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The drive toward value-based health care in general, and bundled payments in particular, which gained significant momentum under former President Barack Obama, still appears to be moving forward. But the election upset that aligned a Republican President with a Republican-controlled Congress is tapping the brakes, at least slightly.
Alternative payment models and value-based initiatives were a core piece of the Affordable Care Act, but former Congressman Tom Price, the new Secretary of Health and Human Services (HHS) and a staunch opponent of Obamacare, has consistently opposed such efforts, including “all current and future planned mandatory initiatives under the CMMI [Center for Medicare and Medicaid Innovation].” That includes bundles.
And the Centers for Medicare & Medicaid Services (CMS) recently announced that it’s delaying the scheduled expansion of both its joint-replacement bundle initiative and the implementation of a cardiac-care bundle initiative. It may in fact be looking to put the brakes on all mandatory bundled payment initiatives.
A limited delay is likely to please the American Hospital Association, which voiced its concern about the proposed speed of implementation in a letter last fall to CMS acting administrator Andy Slavitt. “We are generally supportive of bundled payment,” wrote executive VP Thomas P. Nickels. “But these new proposals go too far, too fast. Hospitals do not have an unlimited capacity to implement bundled payment models.”
Still, most experts believe that the push toward bundles will continue, even if they’re not mandated by CMS. “I think the private market is going to move this on its own,” says healthcare attorney Colin Luke of the Birmingham, Ala., Waller law firm. Carolyn Magill, CEO of Remedy Partners, which oversees $5.7 billion in program spending under the CMMI’s voluntary initiative and $115 million in its mandatory bundled payment programs, agrees. Payers, she says, need more predictability, and bundles are a tangible way to get there.
Dr. Ashish Jha, a professor of health policy at the Harvard School of Public Health, agrees that the bundle initiative will continue to move forward, but worries that an entirely voluntary approach will fail to achieve the twin goals of containing costs and improving quality. “You’re going to have a huge selection problem,” he says, adding that both CMS and “American taxpayers are going to be worse off for it if they make it voluntary.”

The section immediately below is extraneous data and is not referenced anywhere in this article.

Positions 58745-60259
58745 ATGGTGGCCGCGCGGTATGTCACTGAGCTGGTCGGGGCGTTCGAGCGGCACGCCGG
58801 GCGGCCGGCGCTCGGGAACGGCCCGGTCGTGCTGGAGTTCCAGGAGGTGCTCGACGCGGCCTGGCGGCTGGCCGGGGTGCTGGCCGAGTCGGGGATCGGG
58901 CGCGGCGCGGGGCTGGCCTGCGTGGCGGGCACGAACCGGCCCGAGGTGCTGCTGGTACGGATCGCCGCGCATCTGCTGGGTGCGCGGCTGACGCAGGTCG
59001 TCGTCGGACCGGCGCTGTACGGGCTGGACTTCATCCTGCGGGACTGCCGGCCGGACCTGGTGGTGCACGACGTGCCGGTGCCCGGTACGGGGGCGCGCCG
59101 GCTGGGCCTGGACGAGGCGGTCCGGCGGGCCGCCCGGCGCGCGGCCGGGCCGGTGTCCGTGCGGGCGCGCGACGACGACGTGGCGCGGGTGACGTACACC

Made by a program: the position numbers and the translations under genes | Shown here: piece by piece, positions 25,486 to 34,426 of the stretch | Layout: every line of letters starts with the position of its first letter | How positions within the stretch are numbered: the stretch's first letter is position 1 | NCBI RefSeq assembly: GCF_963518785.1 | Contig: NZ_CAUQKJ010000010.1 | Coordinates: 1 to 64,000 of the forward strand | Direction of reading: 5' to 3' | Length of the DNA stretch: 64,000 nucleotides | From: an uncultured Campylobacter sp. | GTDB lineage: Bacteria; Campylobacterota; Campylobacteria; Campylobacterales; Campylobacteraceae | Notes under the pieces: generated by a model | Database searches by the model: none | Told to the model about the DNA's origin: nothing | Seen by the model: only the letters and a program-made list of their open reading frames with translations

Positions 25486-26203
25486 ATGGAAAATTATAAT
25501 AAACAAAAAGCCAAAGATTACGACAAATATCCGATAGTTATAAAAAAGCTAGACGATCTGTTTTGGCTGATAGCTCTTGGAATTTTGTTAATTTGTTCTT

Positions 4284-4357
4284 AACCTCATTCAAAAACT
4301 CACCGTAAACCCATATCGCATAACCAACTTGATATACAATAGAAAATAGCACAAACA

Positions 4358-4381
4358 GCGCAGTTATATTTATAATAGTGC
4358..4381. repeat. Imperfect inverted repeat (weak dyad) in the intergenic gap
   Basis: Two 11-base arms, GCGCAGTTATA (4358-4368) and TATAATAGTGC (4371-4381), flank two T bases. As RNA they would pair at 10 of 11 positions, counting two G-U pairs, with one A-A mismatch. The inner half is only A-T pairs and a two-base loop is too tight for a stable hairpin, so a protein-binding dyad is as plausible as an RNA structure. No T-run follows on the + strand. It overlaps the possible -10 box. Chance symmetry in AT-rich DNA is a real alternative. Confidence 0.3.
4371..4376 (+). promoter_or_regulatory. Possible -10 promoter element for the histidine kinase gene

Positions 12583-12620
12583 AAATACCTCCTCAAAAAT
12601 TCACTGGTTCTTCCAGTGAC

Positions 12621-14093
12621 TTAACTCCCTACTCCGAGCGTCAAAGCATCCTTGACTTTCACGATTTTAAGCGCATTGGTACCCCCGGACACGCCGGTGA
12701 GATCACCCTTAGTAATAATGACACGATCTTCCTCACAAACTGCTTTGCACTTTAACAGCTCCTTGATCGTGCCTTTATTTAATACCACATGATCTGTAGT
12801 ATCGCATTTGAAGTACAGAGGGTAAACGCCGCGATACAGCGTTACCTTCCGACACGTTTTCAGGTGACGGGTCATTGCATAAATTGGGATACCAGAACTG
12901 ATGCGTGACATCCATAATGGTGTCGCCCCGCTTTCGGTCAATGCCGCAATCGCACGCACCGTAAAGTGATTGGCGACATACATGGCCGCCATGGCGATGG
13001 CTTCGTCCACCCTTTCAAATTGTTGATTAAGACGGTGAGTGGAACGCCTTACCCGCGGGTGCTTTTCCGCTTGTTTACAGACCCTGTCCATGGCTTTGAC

A report from the Brookings Institution echoes that concern. Making participation optional “would eliminate the ability to generate robust evidence on their effectiveness, dealing a severe blow to efforts to use bundled payments to improve care delivery … and to the chances for bringing bundled payments to scale nationally in the coming years,” the well-known think-tank argues in a recent analysis. Additionally, it would “send a damaging signal to the healthcare industry,” and “sharply [curtail] the potential effectiveness of the Innovation Center,” says Brookings.
Risks and rewards
The Brookings analysis also addresses a concern many physicians have raised: the primary role of hospitals relative to physicians in current bundling models. It agrees that there may be room for modification. HHS, it says, might consider allowing physicians to voluntarily accept greater financial risk for bundles, as the AMA and others have proposed. But there are risks associated with that approach, it says, because existing hospital participants might be deprived of savings opportunities.
Joshua T. Cohen, a research associate professor of medicine at Tufts Medical Center, worries about another potential pitfall for doctors: Bundled payments may penalize physicians for events that are beyond their control. For example, patients may experience serious complications from drugs in ways that a provider could not have foreseen. Nor can patient compliance with diet, exercise or medication be fully controlled by physicians.
Still, though data is limited, there are some early indications that value-based programs will deliver in the long run. Researchers who examined data from nearly 3,000 hospitals between 2008 and 2015 — on heart attacks, heart failure and pneumonia — found that the hospitals that simultaneously engaged in meaningful use, bundled payments and accountable care organizations, saw their annual 30-day readmission rates decline by 2.9%, which translated to a $32 million cost savings in 2015.
If robust data continue to show value in coordinated patient care strategies, pressure from payers and patients will likely propel such programs forward, regardless of the political climate. That, in turn, would intensify the need for clear and efficient communication between and among all types of physicians and specialists. It’s a scenario in which scribes can play a crucial role by, among other things, helping to facilitate and record needed detailed documentation and by providing a reliable communication conduit among providers whose profits will depend in part on clear and efficient coordination.